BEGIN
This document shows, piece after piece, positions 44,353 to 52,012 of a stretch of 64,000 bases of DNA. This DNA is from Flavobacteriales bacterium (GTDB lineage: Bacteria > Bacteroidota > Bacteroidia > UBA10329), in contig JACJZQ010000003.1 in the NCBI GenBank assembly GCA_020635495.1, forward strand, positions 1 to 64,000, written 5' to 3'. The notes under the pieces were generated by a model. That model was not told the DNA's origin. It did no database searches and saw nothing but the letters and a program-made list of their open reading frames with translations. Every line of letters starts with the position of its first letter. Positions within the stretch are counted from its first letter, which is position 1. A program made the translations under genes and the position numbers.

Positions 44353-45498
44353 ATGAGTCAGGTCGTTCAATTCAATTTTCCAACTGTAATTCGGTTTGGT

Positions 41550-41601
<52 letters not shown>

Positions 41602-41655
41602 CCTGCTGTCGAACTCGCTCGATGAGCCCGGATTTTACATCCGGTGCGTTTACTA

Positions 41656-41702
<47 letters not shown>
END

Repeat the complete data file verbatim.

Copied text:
This document shows, piece after piece, positions 44,353 to 52,012 of a stretch of 64,000 bases of DNA. This DNA is from Flavobacteriales bacterium (GTDB lineage: Bacteria > Bacteroidota > Bacteroidia > UBA10329), in contig JACJZQ010000003.1 in the NCBI GenBank assembly GCA_020635495.1, forward strand, positions 1 to 64,000, written 5' to 3'. The notes under the pieces were generated by a model. That model was not told the DNA's origin. It did no database searches and saw nothing but the letters and a program-made list of their open reading frames with translations. Every line of letters starts with the position of its first letter. Positions within the stretch are counted from its first letter, which is position 1. A program made the translations under genes and the position numbers.

Positions 44353-45498
44353 ATGAGTCAGGTCGTTCAATTCAATTTTCCAACTGTAATTCGGTTTGGT

Positions 41550-41601
<52 letters not shown>

Positions 41602-41655
41602 CCTGCTGTCGAACTCGCTCGATGAGCCCGGATTTTACATCCGGTGCGTTTACTA

Positions 41656-41702
<47 letters not shown>